Liberty works to tailor houses for the disabled

John Minckler, 30, Jesse Markes, 21, and Dan Greco, 23, are housemates. Minckler likes fantasy book

John Minckler, 30, Jesse Markes, 21, and Dan Greco, 23, are housemates.

Minckler likes fantasy books, music and art, and his bedroom is decorated with posters of dragons. Markes likes the New York Jets, and his green bedroom walls match his New York Jets bedspread. Greco’s blue room is decorated with pictures of his mom, dad and dog Chloe.

The one piece of common furniture in each of the three bedrooms is a specialized desk made by California Closets. The desks are designed to accommodate the mobility needs of each resident. All three of the young men have a form of cerebral palsy and are restricted to motorized wheelchairs.

They all live in one of Liberty’s new individualized residential alternative (IRA) houses at 60 Wesleyan Ave. Liberty, an organization providing programs and services for individuals with disabilities, has been working for the past few years to create more IRA housing situations for its clients and to downsize or “rightsize” the housing arrangements it has with between 10 and 12 individuals living together.

“Our mission was to have everyone have their own room, live closer to where they work if they so desire and be involved in deciding who they live with,” said Jerry Gallup, Liberty’s director of residential programs.

Gallup said Liberty was moving “aggressively” on its path to downsize its housing situations — the organization opened three homes last year. But the process has slowed because the state “retired” the funding source that allowed Liberty to purchase and build new homes.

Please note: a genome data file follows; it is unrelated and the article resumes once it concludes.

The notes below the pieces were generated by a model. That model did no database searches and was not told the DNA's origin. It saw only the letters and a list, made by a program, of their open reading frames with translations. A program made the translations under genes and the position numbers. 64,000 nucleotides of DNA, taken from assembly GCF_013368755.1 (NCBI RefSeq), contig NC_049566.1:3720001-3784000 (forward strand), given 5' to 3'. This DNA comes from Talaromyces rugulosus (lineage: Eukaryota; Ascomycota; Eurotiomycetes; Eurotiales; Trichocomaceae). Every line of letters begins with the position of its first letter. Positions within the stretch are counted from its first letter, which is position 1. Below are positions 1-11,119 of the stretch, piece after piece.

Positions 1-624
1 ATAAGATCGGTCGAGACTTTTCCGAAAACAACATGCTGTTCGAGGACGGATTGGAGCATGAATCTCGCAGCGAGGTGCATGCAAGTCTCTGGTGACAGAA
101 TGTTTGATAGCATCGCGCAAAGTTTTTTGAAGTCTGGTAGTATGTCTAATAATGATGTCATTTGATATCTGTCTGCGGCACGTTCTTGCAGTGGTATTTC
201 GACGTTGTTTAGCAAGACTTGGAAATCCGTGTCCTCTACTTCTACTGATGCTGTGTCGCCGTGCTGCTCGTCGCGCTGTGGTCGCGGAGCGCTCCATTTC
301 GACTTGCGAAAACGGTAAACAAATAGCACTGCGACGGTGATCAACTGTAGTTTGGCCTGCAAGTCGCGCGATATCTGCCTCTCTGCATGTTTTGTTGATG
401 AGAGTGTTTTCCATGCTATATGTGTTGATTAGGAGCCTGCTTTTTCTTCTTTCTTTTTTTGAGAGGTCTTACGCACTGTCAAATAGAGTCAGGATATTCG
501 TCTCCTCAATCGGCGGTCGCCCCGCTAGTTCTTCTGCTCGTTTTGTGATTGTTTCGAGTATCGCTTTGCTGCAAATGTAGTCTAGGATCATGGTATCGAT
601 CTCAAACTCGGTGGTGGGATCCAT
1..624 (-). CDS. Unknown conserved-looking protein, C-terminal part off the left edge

Minckler, who is a member of Liberty’s residential committee, said the home where he lives is down the street from a 10-bed house on Van Dyke Avenue.

“We have 42 residential locations ranging from one-person, supportive-type homes to, I hate to say it, 12-person homes,” Gallup said.

Liberty’s goal is to create more homes with no more than four individuals each. The organization is in the process of purchasing a house at 10 Catherine St. for two women who are currently living in an apartment complex.

Barbara Wool, Liberty’s director of public relations and development, said Liberty’s goal to downsize homes is another way of giving its clients more choices. The individual is able to choose his or her housemates and decorate his or her living spaces, especially the bedrooms, and the home can be tailored to the individuals’ specific needs.

“They pick the color of their walls and the carpeting they want put in because without their involvement, it’s not really their home,” Wool said.

Besides designing and decorating their different bedrooms, the three men on Wesleyan Avenue had input into the architectural plans of the house because it was built new.

Gallup said the smaller environment allows Liberty to place together people with similar disabilities and creates less of a staffing need because there is less noise and activity in each house. In the larger homes, Liberty generally has two staff members per resident, but in the smaller homes, the ratio can be less.

“The reality is the staff have more of a chance to deal with an individual’s needs because the setting is quieter and more homelike,” Gallup said.

Minckler, who moved to Wesleyan Avenue from a house where he lived with another family, said he enjoys having his own space.

“There are days when we need separation from each other,” he said.

It is costly to create more housing. Gallup said the state allows Liberty to spend no more than $75,000 per individual to purchase or build a home and $5,000 per person to make modifications to the house so it’s equipped for the residents’ needs.

“Our greatest opportunity right now is downsizing, but our greatest threat would be not knowing where the money is coming from,” Gallup said.

Categories: Schenectady County

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